Cement grouting creates solidified masses by filling pores and imperfections in soil and rock.

Common Uses

  • Control ground water
  • Support excavations and foundations
  • Improve soil cohesion

Technical Details

Cement Grouting (also referred to as slurry grouting or high mobility grouting), uses flowable particulate grouts to fill pores in granular soil or voids in rock. The injection of the cement grout is done at various locations through either single or multiple sleeve port pipes. A sleeve pipe, typically 38 mm to 75 mm diameter PVC or steel pipe, contains several sets of small holes along its length that are enveloped by protective, expandable, rubber sleeves. The sleeves act as one-way valves, keeping fluids outside the pipe from getting in, but allowing fluid on the inside - once sufficiently pressurized - to get out. Grout spread is governed by soil type, degree of soil compaction, grain size distribution, grout type gel time, grout rheology and grouting pressure. The result is a grouted mass that is stronger, stiffer, and has reduced penetrability by water.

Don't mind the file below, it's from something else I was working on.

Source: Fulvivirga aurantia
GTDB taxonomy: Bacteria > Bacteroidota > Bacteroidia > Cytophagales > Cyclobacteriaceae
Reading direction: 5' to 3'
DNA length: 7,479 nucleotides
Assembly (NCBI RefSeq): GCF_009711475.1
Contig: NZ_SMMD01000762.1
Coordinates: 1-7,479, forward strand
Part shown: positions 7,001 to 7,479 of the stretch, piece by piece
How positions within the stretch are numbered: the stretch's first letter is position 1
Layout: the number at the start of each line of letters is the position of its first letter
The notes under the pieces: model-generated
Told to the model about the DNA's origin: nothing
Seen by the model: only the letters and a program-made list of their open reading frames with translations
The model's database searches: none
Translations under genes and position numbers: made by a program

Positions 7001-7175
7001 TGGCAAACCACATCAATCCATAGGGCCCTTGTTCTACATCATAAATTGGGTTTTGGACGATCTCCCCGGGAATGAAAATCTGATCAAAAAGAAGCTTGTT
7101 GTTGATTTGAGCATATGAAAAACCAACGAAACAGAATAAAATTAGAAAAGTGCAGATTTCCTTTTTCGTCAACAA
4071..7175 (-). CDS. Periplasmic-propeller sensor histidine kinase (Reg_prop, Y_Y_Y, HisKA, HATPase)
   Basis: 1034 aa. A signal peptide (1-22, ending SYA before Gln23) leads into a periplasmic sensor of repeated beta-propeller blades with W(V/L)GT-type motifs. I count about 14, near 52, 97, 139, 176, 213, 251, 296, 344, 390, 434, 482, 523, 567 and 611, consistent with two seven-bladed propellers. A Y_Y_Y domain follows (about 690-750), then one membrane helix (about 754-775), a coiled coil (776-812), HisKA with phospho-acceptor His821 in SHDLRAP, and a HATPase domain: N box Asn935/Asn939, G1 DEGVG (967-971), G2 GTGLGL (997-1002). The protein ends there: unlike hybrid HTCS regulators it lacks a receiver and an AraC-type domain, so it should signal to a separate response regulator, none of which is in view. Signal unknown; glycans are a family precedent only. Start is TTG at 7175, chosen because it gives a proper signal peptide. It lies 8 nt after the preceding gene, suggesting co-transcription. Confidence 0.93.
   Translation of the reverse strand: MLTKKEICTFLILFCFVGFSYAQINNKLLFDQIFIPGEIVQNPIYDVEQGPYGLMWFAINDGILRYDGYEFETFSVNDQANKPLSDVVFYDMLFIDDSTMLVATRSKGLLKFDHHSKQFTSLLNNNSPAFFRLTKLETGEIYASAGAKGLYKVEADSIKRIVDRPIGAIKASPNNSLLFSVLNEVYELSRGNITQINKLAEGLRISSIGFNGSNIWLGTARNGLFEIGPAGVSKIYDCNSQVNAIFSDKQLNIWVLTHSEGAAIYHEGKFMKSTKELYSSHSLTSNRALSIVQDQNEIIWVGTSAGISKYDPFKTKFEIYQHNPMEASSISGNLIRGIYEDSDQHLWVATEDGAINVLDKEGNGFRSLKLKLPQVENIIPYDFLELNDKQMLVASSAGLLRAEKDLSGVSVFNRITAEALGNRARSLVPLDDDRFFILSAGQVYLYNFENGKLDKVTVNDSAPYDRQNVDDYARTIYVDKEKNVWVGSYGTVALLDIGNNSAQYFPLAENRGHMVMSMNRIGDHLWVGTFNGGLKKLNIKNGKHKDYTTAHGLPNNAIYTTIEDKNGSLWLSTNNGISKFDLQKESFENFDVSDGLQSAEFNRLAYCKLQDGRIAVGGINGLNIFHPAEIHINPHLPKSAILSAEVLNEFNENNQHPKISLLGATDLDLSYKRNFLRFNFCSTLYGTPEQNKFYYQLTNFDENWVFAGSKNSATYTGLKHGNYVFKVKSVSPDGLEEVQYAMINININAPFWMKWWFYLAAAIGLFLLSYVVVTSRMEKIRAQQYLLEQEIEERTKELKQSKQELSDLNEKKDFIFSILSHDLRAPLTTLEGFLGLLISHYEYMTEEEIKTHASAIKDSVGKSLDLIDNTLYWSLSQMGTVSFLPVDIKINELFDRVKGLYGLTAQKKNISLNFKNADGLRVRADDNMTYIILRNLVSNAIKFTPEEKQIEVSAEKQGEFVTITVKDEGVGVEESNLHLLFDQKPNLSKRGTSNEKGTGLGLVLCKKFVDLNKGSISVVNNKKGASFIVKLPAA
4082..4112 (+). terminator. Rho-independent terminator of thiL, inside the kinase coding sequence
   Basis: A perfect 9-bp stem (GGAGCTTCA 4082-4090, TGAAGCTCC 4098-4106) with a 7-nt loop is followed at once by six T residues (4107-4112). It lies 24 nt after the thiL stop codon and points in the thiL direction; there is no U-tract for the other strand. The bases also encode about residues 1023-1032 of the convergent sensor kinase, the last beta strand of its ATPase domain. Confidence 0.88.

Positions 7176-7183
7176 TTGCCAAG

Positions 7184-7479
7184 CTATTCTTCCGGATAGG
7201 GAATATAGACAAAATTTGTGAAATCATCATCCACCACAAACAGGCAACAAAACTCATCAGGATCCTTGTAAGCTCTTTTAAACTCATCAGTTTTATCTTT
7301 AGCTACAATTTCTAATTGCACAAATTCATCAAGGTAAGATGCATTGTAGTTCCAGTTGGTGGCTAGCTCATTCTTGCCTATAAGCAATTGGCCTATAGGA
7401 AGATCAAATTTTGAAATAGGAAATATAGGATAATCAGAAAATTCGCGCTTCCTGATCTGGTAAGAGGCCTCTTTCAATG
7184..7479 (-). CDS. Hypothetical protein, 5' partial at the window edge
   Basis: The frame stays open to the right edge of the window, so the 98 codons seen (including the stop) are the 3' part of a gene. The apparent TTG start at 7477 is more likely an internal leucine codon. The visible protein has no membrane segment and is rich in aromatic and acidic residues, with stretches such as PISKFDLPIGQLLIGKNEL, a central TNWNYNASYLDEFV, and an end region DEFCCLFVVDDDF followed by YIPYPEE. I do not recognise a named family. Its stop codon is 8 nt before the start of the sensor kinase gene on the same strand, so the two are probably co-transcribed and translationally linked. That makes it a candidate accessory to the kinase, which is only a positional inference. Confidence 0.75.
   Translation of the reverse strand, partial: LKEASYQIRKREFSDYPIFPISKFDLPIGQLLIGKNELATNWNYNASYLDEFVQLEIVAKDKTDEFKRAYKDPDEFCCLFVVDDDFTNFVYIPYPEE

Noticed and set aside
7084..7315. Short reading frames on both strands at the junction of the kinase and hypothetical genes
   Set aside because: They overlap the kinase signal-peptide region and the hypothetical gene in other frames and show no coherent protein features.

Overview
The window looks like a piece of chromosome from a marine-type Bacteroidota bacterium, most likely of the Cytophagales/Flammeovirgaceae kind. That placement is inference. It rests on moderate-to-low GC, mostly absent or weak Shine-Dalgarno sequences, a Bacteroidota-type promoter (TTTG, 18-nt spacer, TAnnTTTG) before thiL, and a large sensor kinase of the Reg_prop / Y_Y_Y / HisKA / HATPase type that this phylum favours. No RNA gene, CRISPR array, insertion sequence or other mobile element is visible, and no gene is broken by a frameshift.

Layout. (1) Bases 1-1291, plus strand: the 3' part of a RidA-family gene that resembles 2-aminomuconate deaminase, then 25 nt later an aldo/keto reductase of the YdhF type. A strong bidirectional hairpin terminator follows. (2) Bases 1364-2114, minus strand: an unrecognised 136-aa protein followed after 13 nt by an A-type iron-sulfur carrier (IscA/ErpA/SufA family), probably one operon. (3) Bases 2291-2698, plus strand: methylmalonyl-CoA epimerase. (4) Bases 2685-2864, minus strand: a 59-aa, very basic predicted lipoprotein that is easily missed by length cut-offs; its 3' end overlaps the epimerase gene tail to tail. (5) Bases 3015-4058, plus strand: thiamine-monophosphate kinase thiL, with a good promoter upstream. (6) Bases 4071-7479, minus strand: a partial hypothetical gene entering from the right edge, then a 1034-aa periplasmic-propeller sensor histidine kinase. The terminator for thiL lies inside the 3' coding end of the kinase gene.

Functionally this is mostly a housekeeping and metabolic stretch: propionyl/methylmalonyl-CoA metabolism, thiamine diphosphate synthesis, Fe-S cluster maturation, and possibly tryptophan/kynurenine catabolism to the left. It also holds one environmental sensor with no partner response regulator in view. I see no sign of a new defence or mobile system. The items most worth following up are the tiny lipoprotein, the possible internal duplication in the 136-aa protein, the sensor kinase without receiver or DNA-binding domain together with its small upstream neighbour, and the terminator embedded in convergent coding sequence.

This technique can be applied where access is problematic and space is minimal, and is adaptable to existing foundations. Cement grouting can be performed without disturbing normal operations of an existing facility. Real time monitoring of pressure, flow and cumulative grout take is used to constantly evaluate and determine the direction of the grouting program. Its implementation also conveniently results in measurement of the completed work for compilation of records and computation of useful data such as theoretical grout spread and determination of the hydrofracturing threshold.